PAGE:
What Is Asthma?
Asthma in Children
Asthma is increasingly prevalent among children. Nearly one in 10 American children now has asthma, a sharp rise that still has scientists searching for a cause. As of 2013, an estimated 7.1 million children under age 18 (9.5%) have been diagnosed with the disease. The rate of childhood asthma has more than doubled since 1980, according to the CDC.
Asthma symptoms can vary from episode to episode in the same child. Signs and symptoms of asthma to look for include:
- Frequent coughing spells, which may occur during play, at nighttime, or while laughing. It's important to know that coughing with asthma may be the only symptom present.
- Less energy during play, or pausing to catch breath during play
- Rapid or shallow breathing
- Complaint of chest tightness or chest "hurting"
- Whistling sound when breathing in or out. This whistling sound is called wheezing.
- Seesaw motions in the chest from labored breathing. These motions are called retractions.
- Shortness of breath, loss of breath
- Tightened neck and chest muscles
- Feelings of weakness or tiredness
For more information, see WebMD's Asthma in Children.
Asthma Causes and Triggers
People with asthma have very sensitive airways that react to many different things in the environment called "asthma triggers." Contact with these triggers cause asthma symptoms to start or worsen. The following are common triggers for asthma:
- Infections such as sinusitis, colds, and flu
- Allergens such as pollens, mold spores, pet dander, and dust mites
- Irritants such as strong odors from perfumes or cleaning solutions, and air pollution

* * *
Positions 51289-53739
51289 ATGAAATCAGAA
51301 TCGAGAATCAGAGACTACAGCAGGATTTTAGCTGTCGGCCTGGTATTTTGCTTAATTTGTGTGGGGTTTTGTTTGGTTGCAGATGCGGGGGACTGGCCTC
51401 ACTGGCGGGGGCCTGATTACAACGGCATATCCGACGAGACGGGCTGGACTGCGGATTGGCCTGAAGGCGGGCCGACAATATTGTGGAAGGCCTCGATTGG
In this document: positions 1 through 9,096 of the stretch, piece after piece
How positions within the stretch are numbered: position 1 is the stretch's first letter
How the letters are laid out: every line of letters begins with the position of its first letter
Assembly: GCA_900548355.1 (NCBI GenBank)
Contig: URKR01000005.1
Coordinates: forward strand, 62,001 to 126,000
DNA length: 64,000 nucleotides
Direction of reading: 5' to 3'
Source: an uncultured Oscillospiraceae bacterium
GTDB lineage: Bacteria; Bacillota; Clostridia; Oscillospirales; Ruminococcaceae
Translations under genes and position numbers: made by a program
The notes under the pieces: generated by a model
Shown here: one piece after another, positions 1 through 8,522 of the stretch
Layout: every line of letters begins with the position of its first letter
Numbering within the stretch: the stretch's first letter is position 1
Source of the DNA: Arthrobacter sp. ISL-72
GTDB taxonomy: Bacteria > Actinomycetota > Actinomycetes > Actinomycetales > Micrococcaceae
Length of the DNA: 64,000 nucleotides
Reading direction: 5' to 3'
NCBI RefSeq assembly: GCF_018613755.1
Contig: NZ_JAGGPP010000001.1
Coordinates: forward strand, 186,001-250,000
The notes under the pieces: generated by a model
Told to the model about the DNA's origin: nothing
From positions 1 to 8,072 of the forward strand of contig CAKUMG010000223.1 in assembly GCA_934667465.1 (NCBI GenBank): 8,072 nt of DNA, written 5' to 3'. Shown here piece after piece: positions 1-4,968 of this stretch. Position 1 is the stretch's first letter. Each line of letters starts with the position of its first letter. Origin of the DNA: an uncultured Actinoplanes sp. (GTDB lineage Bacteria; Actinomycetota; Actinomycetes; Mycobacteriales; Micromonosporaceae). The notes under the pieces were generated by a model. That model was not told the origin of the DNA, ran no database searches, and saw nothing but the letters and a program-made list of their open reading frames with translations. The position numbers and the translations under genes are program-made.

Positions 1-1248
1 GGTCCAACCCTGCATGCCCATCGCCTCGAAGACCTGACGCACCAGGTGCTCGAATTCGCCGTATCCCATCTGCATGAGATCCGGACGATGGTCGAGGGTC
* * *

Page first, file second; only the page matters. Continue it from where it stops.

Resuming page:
- Tobacco smoke
- Exercise (known as exercise-induced asthma)
- Weather; changes in temperature and/or humidity, cold air
- Strong emotions such as anxiety, laughter or crying, stress
- Medications, such as aspirin-sensitive asthma
For more information, see WebMD's Causes of Asthma.
An asthma attack is a sudden worsening of symptoms. With an asthma attack, your airways tighten, swell up, or fill with mucus. Common symptoms include:
- Coughing, especially at night
- Wheezing (a high-pitched whistling sound when breathing out)
- Shortness of breath or trouble breathing
- Chest tightness, pain, or pressure
Not every person with asthma experiences the same symptoms of an asthma attack. You may not have all of these symptoms, or you may have different symptoms at different times. Your symptoms may be subtle, such as decreased activity, or lethargy. Your symptoms may also vary from mild to severe from one asthma attack to the next.
Status Asthmaticus (Severe Asthma Attacks)
Prolonged asthma attacks that do not respond to treatment with bronchodilators are a medical emergency. Doctors call these severe attacks "status asthmaticus" and they require immediate emergency care.
For more information, see WebMD's Status Asthmaticus.
Asthma Diagnosis and Treatment
If you suspect that you have asthma, see your asthma specialist, also known as a pulmonologist. He or she can examine you and run tests for asthma to determine if you have it.
If an asthma diagnosis is made, there are many asthma treatments available to relieve your symptoms.